Fruitful Practice Research is a multi-agency team studying activities that promote the emergence, vitality, and multiplication of fellowships of Jesus followers in a Muslim context. Our work primarily serves the members of the Vision 5:9 Network.
Most of the Fruitful Practice Research team members have lived or are living in Muslim-majority settings. Various members of the team focus on conducting primary research, analysing the research, creating tools to help field teams benefit from the research, developing materials to train field teams in reflective practice, or writing and producing materials to make the research accessible to others.
The Lens of Knowledge Stewardship
We view the study of fruitful practices through the wider lens of knowledge stewardship. Knowledge stewardship involves reflecting and evaluating in the midst of tasks, generating ways to track who is learning principles for excelling in particular tasks, and nurturing an environment that gets fellow workers communicating. Knowledge stewardship creates conditions in which practical knowledge can be identified, discovered, captured, shared, distilled, validated, transferred, adopted, adapted, and applied to meet the mission and goals of an organisation.
Knowledge is in people. We seek to help people develop habits of reflective practice. And we aim to help people establish the relational connectivity along which knowledge can travel.
We believe we should be good stewards of not only time, money, and people, but also of the practical knowledge gleaned from experiences as we allow the Father to teach us. As we watch what the Father is doing and share from the knowledge we gain, we will become better stewards of his work and ambassadors for his kingdom.
A Brief Summary of Our Research Methodologies
An important goal of FPR is that the research process should yield applications that will be of benefit to those ministering among Muslims. Where There Was No Church: Postcards from Followers of Jesus in the Muslim World (EJ Martin, edl, Learning Together Press, 2010) and a significant part of From Seed to Fruit: Global Trends, Fruitful Practices, and Emerging Issues among Muslims (J. Dudley Woodberry, ed., William Carey Library, 2008), articles in the International Journal for Frontier Missiology, and materials released on this website are important fruits of this research.
Research results to date have depended in large part on the quantitative data and extended oral narratives gathered at the 2007 Global Trends and Fruitful Practices Consultation. These, in turn, were built on a cycle of research involving internal consultations among several mission agencies. We have employed a variety of research methods, including appropriate statistical analysis tools for the quantitative data coupled with analysis of the narratives to inform, illustrate, confirm, complete, or at times correct our findings from the qualitative data – or similarly using the quantitative data to help understand findings from the narratives. We recognize the limitations in this set of data and try to be very careful not to suggest prediction, but we do highlight sets of factors that have a significant correspondence with fruitfulness.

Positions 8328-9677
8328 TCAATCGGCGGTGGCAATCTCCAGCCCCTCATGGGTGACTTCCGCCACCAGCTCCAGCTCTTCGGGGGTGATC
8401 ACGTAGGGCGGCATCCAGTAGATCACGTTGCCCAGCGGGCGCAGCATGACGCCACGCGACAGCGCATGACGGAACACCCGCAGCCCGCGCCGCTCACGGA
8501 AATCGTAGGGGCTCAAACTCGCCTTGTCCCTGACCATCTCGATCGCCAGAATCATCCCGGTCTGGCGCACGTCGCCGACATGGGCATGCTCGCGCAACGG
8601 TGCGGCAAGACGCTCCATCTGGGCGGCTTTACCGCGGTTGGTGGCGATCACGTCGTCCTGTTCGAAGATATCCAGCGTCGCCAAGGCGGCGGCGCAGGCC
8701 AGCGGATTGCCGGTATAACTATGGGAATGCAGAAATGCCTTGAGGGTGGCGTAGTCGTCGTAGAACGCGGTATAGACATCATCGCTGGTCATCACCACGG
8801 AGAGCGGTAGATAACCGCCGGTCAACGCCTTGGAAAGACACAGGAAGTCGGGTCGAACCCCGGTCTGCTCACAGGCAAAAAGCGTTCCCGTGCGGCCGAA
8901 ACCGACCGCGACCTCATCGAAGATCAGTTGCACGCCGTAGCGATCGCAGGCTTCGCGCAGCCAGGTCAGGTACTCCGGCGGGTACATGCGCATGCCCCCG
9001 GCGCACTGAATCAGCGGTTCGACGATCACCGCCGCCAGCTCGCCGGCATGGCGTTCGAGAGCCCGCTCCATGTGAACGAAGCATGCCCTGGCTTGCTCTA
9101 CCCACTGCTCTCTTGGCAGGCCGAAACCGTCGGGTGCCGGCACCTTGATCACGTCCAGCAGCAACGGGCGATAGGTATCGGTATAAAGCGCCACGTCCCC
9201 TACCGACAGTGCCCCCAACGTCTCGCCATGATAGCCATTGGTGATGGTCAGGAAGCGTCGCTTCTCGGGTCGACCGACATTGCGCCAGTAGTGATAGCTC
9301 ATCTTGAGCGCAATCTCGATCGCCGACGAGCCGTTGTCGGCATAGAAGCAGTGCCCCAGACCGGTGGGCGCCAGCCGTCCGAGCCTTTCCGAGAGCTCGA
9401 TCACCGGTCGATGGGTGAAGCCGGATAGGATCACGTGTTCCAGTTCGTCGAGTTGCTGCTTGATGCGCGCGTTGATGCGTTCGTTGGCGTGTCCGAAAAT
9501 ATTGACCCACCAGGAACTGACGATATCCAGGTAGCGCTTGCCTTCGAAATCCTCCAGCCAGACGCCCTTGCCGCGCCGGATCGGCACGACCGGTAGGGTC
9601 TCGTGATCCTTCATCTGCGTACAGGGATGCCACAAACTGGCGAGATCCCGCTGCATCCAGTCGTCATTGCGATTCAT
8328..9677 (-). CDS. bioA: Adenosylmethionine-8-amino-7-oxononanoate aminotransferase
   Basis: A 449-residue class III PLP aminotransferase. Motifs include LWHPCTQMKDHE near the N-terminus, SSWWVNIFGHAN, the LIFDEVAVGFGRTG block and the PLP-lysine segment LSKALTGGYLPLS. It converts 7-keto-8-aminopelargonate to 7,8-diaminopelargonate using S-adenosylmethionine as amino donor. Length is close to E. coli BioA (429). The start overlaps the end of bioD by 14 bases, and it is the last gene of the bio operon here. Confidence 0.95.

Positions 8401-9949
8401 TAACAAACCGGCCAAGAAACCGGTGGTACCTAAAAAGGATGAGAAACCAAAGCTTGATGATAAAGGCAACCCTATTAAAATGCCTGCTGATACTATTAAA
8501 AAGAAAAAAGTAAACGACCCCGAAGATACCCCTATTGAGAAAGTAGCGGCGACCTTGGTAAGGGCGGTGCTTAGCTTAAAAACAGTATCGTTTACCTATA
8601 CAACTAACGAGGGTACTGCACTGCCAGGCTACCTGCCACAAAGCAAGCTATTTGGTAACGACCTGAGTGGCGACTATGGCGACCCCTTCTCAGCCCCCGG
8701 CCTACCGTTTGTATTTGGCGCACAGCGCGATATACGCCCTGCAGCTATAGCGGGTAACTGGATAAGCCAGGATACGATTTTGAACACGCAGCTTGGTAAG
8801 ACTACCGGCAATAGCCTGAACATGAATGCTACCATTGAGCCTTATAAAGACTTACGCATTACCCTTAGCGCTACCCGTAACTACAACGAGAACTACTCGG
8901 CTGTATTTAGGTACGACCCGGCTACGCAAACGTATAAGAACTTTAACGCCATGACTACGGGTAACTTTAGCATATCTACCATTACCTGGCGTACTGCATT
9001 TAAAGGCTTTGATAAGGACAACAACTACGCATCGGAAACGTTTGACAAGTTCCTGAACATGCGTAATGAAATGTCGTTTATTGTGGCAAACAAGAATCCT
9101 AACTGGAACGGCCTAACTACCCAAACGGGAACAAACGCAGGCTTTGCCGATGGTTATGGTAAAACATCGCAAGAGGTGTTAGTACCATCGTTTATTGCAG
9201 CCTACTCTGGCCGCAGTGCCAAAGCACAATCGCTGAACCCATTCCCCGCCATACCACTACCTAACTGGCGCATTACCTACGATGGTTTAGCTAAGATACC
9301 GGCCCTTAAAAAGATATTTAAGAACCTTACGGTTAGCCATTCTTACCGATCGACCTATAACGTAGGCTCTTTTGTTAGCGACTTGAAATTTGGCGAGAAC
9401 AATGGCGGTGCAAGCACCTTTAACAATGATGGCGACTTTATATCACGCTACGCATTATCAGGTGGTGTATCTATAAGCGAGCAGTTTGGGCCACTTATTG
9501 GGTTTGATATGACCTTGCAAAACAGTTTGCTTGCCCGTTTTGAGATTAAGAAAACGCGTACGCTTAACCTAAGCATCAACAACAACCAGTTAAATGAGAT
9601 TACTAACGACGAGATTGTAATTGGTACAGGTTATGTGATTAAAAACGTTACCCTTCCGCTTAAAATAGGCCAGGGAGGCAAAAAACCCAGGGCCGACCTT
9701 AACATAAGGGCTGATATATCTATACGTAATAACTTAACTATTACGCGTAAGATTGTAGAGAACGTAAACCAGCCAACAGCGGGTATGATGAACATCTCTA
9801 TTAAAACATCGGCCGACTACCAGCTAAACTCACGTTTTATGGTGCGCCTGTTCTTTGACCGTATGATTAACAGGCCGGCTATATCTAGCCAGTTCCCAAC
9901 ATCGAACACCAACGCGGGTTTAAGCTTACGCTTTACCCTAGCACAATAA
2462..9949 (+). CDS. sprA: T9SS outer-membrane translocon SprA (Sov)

We are currently engaged in a new round of research to identify the activities and contextual factors of those engaged in witness that enhance the emergence, vitality, and multiplication of fellowships of Jesus-followers among Muslims. In our quantitative survey, we desire to compare reported fruitfulness, the perception and practice of the published Fruitful Practices, and various demographic variables. Our intention is to use high-level statistical analysis while recognizing that our data may help us point to significant trend and patterns, but not to prediction. This survey was reviewed by outside professional researchers and field-tested with a group whose mother tongue is not English, and was also translated into six other languages.
Coupled with this is a qualitative research project involving interviews with the members of 30 teams engaged in church planting among Muslims, selected to obtain a statistically appropriate spread across regions, agencies involved in the Vision 5:9 Network, and reported fruitfulness of the team. In-depth interviews of teams and individuals will be analyzed to identify key contextual factors, fruitful practices, and relationships between the factors identified and fruitfulness.
Findings from these two approaches will be compared and combined, the two-track approach providing greater confidence in confirmed findings. Further, many respondents have agreed to participate in a follow-up panel that can help us clarify and confirm our understanding of the data.
The work of Fruitful Practice Research is grounded not just in appropriate social science methodology but in current missiology. For example, one of our members, overseeing the quantitative survey project, holds a PhD in Intercultural Studies (Trinity Evangelical Divinity School). Respected missiologists have also reviewed our work in the forums where we present our findings, including J. Dudley Woodberry, who edited From Seed to Fruit, and Brad Gill, editor of the International Journal for Frontier Missiology.
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